Yukos Now, Russia's Economy Later

Just as familiarity breeds contempt, success often spawns complacency. Sadly, that seems to be the case in Russia, where the government has chosen the first period of prolonged economic growth since communism's fall--with the budget in surplus and capital flight seemingly reversed--to re-open the oligarch wars of the 1990's.

Optimists beware: the arrest of Mikhail Khodorkovsky--and the freezing of his shares in oil giant Yukos--will have a profound long-term impact on Russia's economy and on relations between business and government. The Yukos imbroglio will not bring Russia's economy to a screeching halt, because no single company determines the country's fate. But long-term prospects are certain to deteriorate.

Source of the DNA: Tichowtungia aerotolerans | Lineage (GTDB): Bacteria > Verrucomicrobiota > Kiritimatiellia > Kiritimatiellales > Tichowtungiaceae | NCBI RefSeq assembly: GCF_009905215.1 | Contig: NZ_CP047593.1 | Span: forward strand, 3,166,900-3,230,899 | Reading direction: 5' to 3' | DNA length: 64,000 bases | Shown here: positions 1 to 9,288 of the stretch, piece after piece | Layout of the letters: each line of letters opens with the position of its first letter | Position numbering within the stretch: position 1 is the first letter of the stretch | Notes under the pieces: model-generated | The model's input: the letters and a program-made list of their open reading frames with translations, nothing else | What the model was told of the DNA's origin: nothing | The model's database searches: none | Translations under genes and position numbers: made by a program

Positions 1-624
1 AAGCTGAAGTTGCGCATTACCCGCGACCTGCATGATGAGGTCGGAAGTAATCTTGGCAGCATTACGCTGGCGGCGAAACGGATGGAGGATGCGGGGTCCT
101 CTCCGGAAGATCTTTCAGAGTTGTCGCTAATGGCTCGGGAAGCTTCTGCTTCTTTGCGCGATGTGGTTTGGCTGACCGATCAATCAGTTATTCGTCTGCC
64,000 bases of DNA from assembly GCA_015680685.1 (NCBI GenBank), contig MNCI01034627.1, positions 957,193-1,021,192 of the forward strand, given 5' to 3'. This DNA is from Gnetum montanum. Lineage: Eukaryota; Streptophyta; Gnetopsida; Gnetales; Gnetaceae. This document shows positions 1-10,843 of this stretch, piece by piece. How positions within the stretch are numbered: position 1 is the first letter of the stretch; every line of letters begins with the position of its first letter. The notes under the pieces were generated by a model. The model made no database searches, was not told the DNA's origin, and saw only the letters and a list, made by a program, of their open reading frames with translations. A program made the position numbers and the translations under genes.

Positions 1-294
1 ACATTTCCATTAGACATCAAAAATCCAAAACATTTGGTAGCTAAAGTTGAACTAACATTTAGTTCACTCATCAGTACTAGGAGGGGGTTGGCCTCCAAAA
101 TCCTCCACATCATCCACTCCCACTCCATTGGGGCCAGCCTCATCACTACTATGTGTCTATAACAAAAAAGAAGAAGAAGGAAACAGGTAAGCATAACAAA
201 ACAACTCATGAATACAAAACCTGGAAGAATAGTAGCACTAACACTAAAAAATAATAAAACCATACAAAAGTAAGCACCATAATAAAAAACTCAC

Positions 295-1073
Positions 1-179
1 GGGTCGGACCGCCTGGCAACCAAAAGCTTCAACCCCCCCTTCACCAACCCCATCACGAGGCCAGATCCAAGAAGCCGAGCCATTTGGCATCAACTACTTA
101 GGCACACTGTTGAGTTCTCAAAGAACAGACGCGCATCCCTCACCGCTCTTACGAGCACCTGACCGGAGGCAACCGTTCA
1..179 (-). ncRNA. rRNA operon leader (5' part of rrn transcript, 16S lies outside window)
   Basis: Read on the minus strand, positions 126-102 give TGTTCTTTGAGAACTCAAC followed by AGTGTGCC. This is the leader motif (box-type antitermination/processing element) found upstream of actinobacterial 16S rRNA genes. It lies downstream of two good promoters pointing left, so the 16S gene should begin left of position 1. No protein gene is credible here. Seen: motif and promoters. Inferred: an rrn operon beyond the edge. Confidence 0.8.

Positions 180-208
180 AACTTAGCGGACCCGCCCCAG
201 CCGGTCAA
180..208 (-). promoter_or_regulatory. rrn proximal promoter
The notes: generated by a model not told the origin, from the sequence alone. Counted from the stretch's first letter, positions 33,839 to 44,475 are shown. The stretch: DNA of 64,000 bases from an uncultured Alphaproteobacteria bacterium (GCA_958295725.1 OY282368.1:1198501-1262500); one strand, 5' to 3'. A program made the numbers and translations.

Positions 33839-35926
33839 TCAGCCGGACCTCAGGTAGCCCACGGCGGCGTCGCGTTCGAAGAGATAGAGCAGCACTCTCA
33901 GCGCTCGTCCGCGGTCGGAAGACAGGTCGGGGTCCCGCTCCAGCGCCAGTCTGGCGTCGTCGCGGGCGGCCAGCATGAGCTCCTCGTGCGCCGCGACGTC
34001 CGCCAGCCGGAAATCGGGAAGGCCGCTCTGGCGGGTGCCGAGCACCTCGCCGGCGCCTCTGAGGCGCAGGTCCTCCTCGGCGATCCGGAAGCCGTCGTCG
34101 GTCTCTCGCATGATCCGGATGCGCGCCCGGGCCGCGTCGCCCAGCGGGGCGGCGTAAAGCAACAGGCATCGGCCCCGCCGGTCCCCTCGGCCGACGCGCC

The problem is one of trust between the business community and the government, which in recent years had just begun to develop. To put it bluntly, violating that fledgling trust will break the back of Russia's economic upswing.

To continue reading, please log in or enter your email address.

To continue reading, please log in or register now. After entering your email, you'll have access to two free articles every month. For unlimited access to Project Syndicate, subscribe now.

required

By proceeding, you are agreeing to our Terms and Conditions.

Log in

http://prosyn.org/dGc8m8Z;

Cookies and Privacy

We use cookies to improve your experience on our website. To find out more, read our updated cookie policy and privacy policy.